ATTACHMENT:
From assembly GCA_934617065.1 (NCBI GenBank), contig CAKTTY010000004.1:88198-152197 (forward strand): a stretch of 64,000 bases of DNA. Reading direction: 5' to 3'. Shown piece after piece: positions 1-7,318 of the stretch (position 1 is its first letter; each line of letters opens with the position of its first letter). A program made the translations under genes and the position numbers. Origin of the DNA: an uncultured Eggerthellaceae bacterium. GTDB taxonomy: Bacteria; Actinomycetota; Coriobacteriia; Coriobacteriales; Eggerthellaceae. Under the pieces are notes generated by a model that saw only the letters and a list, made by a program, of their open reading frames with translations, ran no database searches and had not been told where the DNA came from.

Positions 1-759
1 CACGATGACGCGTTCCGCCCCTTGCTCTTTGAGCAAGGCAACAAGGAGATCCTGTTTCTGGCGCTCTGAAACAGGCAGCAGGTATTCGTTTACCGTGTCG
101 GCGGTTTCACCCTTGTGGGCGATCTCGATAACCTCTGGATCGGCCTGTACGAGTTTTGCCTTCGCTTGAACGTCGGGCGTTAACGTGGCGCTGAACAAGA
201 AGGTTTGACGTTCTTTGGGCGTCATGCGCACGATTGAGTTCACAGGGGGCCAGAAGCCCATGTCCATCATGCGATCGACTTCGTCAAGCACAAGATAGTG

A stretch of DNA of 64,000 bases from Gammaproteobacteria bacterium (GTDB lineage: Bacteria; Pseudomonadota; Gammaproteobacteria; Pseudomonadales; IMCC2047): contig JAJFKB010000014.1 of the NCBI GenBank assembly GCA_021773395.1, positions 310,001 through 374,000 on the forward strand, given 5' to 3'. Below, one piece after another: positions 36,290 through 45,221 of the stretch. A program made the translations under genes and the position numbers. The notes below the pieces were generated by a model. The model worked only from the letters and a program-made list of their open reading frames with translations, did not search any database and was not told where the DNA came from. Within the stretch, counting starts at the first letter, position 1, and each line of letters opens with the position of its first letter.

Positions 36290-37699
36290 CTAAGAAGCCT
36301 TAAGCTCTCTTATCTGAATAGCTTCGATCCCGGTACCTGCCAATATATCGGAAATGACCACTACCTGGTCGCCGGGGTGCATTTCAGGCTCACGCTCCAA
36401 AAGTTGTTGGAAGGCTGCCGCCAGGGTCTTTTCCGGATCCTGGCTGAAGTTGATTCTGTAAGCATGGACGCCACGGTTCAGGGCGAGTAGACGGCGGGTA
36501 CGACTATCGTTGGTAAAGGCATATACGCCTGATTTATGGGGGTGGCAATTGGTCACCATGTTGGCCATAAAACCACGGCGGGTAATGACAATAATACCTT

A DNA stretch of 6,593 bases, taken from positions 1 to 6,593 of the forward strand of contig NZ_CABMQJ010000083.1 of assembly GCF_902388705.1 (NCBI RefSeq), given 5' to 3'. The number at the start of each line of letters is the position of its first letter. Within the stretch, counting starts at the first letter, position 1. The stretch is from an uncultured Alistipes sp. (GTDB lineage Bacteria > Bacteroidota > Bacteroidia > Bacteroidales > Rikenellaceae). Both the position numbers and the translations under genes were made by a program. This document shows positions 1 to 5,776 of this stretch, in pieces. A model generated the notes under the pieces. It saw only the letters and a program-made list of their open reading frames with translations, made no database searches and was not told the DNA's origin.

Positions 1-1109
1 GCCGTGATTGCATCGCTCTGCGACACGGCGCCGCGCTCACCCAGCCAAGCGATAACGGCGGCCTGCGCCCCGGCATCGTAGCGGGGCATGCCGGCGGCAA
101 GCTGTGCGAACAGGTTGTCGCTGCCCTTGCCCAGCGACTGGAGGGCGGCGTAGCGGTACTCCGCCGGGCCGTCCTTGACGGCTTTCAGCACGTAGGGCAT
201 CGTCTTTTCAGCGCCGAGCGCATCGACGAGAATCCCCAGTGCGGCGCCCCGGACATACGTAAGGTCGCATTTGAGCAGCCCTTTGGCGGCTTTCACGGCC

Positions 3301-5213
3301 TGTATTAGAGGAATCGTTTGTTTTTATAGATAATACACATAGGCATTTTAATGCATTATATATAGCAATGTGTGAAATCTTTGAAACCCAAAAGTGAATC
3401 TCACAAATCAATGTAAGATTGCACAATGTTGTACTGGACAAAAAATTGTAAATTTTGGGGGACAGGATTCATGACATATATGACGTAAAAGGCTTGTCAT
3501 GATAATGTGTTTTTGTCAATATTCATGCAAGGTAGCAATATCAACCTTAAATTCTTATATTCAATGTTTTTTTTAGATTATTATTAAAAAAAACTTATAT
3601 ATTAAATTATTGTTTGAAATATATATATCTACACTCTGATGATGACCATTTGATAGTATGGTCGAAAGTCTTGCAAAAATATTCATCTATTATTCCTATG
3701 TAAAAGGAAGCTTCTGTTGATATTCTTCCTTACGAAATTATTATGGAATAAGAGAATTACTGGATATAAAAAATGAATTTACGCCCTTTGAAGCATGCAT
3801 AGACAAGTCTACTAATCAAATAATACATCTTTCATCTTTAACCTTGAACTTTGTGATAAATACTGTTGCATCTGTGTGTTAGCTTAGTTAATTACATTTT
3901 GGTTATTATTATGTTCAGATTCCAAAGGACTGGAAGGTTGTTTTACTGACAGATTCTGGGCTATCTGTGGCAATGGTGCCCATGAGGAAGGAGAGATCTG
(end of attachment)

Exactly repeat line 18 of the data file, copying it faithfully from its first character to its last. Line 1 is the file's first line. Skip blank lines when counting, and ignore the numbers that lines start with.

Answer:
3301 TGTATTAGAGGAATCGTTTGTTTTTATAGATAATACACATAGGCATTTTAATGCATTATATATAGCAATGTGTGAAATCTTTGAAACCCAAAAGTGAATC